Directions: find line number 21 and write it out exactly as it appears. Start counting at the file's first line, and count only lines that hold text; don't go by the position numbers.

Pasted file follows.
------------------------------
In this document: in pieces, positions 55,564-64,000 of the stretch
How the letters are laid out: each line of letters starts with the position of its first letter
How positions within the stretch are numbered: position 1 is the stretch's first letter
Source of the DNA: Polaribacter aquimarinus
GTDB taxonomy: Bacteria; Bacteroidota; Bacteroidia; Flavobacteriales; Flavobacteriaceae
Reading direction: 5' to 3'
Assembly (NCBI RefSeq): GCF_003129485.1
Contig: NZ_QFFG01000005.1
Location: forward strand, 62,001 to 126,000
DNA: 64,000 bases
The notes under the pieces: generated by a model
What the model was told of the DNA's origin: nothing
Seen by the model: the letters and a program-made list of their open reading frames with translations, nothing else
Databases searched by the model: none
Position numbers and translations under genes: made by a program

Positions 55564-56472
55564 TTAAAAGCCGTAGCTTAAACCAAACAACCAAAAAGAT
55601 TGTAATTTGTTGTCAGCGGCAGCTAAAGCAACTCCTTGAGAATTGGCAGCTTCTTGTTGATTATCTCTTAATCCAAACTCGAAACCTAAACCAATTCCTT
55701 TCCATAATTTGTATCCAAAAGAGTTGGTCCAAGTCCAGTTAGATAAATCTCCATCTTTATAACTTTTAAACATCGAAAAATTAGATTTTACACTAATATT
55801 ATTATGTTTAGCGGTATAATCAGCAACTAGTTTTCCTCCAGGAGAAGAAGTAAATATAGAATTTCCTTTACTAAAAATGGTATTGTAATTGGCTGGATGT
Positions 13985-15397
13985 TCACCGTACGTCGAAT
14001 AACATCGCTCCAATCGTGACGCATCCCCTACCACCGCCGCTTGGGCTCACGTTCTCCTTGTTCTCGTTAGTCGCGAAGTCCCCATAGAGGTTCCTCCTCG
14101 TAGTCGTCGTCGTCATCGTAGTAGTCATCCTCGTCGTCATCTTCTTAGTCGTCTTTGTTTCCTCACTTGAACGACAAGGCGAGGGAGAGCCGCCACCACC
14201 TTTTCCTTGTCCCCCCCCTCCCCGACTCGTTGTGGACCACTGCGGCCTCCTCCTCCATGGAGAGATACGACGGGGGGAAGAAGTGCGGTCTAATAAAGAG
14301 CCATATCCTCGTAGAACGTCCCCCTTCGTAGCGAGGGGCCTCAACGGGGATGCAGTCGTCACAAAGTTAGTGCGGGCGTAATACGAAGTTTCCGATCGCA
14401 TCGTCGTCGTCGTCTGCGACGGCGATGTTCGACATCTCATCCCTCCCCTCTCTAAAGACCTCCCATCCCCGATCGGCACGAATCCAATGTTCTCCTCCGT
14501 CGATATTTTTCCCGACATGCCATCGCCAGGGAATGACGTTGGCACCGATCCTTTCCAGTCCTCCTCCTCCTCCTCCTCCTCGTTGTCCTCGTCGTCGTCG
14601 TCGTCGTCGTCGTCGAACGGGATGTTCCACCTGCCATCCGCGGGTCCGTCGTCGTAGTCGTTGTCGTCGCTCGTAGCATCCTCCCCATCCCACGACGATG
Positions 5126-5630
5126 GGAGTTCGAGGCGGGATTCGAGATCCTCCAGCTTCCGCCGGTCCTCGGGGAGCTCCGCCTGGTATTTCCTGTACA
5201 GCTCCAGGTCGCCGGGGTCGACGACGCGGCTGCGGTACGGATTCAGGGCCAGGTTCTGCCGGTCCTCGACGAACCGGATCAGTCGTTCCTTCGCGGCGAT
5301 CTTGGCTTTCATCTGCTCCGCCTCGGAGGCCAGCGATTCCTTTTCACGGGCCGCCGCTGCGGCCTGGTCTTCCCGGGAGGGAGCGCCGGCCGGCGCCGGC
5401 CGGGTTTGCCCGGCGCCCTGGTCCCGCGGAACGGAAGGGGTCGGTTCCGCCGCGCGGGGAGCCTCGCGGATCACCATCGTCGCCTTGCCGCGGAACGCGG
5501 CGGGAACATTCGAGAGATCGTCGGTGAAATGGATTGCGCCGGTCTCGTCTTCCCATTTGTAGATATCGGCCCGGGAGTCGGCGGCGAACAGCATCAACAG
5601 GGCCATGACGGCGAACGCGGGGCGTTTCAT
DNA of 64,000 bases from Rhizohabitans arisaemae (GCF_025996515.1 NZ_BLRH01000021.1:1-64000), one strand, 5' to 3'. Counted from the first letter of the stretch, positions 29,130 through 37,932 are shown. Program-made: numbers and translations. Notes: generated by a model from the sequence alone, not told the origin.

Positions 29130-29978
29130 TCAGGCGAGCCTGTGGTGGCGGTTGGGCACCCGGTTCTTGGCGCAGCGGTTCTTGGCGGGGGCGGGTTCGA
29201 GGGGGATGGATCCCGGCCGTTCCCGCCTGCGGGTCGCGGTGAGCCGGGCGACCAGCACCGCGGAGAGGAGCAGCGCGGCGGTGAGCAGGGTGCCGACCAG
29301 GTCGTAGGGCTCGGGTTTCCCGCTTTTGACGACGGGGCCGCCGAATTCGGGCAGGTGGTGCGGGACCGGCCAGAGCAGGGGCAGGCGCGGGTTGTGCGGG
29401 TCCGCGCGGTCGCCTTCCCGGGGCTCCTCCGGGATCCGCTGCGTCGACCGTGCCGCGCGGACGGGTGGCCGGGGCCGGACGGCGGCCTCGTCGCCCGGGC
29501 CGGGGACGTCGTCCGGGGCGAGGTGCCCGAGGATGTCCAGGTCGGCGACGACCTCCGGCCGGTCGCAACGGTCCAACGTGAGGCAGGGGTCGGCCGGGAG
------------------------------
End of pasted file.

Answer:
Positions 13985-15397